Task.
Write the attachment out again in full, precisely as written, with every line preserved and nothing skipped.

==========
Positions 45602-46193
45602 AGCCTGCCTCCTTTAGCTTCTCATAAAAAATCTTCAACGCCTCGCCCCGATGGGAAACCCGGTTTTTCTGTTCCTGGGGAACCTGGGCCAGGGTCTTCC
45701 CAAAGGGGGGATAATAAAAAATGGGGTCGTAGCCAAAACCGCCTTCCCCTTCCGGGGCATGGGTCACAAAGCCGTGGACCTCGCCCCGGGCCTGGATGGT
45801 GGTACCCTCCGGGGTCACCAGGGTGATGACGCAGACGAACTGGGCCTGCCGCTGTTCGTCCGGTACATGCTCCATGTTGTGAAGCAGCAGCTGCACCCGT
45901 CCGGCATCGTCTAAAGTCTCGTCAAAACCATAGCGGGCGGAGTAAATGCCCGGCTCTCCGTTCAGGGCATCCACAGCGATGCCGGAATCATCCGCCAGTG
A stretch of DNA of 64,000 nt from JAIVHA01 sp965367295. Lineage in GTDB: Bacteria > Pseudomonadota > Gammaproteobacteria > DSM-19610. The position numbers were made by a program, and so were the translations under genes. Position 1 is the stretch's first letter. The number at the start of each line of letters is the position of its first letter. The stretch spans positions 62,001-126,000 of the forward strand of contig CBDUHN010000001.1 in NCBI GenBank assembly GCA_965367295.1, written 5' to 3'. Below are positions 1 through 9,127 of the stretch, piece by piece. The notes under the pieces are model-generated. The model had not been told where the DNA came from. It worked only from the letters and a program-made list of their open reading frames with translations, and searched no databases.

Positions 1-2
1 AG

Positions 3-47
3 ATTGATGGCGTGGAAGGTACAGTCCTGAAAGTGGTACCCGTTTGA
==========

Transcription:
Positions 45602-46193
45602 AGCCTGCCTCCTTTAGCTTCTCATAAAAAATCTTCAACGCCTCGCCCCGATGGGAAACCCGGTTTTTCTGTTCCTGGGGAACCTGGGCCAGGGTCTTCC
45701 CAAAGGGGGGATAATAAAAAATGGGGTCGTAGCCAAAACCGCCTTCCCCTTCCGGGGCATGGGTCACAAAGCCGTGGACCTCGCCCCGGGCCTGGATGGT
45801 GGTACCCTCCGGGGTCACCAGGGTGATGACGCAGACGAACTGGGCCTGCCGCTGTTCGTCCGGTACATGCTCCATGTTGTGAAGCAGCAGCTGCACCCGT
45901 CCGGCATCGTCTAAAGTCTCGTCAAAACCATAGCGGGCGGAGTAAATGCCCGGCTCTCCGTTCAGGGCATCCACAGCGATGCCGGAATCATCCGCCAGTG
A stretch of DNA of 64,000 nt from JAIVHA01 sp965367295. Lineage in GTDB: Bacteria > Pseudomonadota > Gammaproteobacteria > DSM-19610. The position numbers were made by a program, and so were the translations under genes. Position 1 is the stretch's first letter. The number at the start of each line of letters is the position of its first letter. The stretch spans positions 62,001-126,000 of the forward strand of contig CBDUHN010000001.1 in NCBI GenBank assembly GCA_965367295.1, written 5' to 3'. Below are positions 1 through 9,127 of the stretch, piece by piece. The notes under the pieces are model-generated. The model had not been told where the DNA came from. It worked only from the letters and a program-made list of their open reading frames with translations, and searched no databases.

Positions 1-2
1 AG

Positions 3-47
3 ATTGATGGCGTGGAAGGTACAGTCCTGAAAGTGGTACCCGTTTGA